The table of FIGS. 6a and 6b shows the successive stages in the setting up of a communication and regulation of the transmission levels in a communication assuming the following initial parameters: transmission of the selective calling code for B in band h by A.
Optimal directional aerial of A a Optimal directional aerial of B a Initial reception level in B (2).
Initial reception level for A (1).
During the regulation process, each transmitterreceiver passes from a stage with reception on the omnidirectional aerial and transmission on a directive aerial to transmission and reception on the same directional aerial. In the passage from reception on the omnidirectional aerial to that on the directional aerial, it has been supposed in the table that the reception level in the cooperating transmitter-receiver passed to the next highest reception level range. An attenuation adjustment is thus necessary, consisting of an increase of dB in the attenuation level.
Referring to FIG. 7, communications between two transmitter-receiver pairs are shown diagrammatically.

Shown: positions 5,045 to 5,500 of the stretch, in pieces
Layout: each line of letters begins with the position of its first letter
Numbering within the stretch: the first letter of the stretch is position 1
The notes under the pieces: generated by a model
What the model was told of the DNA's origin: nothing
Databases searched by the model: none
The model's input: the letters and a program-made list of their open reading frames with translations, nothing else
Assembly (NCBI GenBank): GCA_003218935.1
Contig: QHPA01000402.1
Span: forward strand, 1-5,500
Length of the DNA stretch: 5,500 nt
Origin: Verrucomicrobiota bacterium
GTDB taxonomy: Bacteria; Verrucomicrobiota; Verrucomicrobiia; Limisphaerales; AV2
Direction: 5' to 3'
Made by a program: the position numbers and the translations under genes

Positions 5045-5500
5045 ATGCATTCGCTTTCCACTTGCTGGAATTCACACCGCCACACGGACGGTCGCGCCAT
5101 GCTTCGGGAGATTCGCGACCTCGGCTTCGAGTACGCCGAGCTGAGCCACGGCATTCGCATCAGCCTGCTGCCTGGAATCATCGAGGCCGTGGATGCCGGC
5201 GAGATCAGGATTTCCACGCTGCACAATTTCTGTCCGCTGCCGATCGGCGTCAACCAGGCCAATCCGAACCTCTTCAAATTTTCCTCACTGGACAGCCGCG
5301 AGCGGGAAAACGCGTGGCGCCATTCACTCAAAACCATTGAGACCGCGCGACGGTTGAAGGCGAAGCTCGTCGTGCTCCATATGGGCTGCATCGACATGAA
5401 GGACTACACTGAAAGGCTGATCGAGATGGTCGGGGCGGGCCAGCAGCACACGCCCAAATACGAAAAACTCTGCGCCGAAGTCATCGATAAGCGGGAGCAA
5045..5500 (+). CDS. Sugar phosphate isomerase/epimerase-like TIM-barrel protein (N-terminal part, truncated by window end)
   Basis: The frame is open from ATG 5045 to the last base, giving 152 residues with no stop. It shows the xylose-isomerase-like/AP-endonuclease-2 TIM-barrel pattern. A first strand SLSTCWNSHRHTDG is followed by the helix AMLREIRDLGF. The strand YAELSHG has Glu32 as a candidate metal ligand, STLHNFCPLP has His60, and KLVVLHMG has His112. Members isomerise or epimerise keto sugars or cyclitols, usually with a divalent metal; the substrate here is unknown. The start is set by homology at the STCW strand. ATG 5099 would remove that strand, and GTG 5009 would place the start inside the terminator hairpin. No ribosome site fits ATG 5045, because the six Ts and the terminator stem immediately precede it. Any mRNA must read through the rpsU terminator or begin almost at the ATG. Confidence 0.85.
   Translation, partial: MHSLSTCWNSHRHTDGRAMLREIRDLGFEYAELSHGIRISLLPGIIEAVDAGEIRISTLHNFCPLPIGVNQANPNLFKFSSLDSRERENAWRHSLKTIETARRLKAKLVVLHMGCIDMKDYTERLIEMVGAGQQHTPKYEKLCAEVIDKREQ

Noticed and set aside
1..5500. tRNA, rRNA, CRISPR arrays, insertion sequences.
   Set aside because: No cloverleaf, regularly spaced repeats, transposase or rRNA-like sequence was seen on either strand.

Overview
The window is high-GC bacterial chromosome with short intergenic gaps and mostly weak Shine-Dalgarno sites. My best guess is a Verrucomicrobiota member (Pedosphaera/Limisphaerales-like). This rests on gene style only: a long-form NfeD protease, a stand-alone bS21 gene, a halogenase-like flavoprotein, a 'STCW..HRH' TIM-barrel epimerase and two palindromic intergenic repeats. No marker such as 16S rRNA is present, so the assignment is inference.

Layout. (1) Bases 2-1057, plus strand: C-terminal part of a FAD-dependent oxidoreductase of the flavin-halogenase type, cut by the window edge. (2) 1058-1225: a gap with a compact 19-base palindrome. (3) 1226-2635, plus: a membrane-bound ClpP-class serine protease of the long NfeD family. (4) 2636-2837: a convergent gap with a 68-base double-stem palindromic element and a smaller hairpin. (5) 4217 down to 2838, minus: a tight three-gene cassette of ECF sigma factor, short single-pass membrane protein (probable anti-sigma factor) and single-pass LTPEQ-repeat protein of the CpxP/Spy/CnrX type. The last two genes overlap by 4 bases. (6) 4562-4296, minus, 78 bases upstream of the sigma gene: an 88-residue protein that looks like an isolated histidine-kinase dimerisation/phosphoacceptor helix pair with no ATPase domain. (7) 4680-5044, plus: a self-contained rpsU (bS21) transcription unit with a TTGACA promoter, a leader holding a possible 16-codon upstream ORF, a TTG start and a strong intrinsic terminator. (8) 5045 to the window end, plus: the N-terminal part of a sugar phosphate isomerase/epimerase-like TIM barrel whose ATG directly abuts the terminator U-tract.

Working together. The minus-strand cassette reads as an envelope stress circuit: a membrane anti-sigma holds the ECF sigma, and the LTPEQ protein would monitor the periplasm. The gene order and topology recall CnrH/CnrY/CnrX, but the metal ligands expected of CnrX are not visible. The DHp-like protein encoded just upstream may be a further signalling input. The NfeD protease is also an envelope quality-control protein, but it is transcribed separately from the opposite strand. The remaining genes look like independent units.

A transmitter-receiver G is transmitting to transmittenreceiver K and has a transmission lobe 81. A transmitter-receiver W transmits to a transmitter-receiver Y with transmission lobe 83.
The transmission lobes 81 and 83 result from the selection of the most favorable directional aerial and the regulation of the transmission level to its optimum value, as described above with regard to the operation of the arrangement of FIG. 5. It is seen that the lobes 81 and 83 do not intersect, so that there is no interference between the two transmissions, the transmission lobe of transmitter-receiver G not reaching transmitterreceiver Y, and that of transmitter-receiver W not reaching transmitter-receiver K. Similarly, although not shown in the diagram for the sake of simplicity, the transmission lobes of transmitter-receivers K and Y to transmitter-receivers G and W, respectively, will be similarly adjusted to provide no interference; The lobe pattern for the directional aerials is provided in the manner known in the art with the adjustment thereof being effected as indicated above.
It will be appreciated that with the transmission lobes regulated in this way, the same carrier frequency can be used for both communications without risk of mutual interruption.
If the aerial selection and level optimisation had not been carried out, the transmission lobes would be as indicated in dotted outline at 82 and 84, and it is seen that the transmission lobe 82 of transmitter-receiver G reaches transmitter-receiver Y, while that of transmitter-receiver W reaches transmitter-receiver K. The two, communications would thus interfere with each other if the same carrier frequency were used.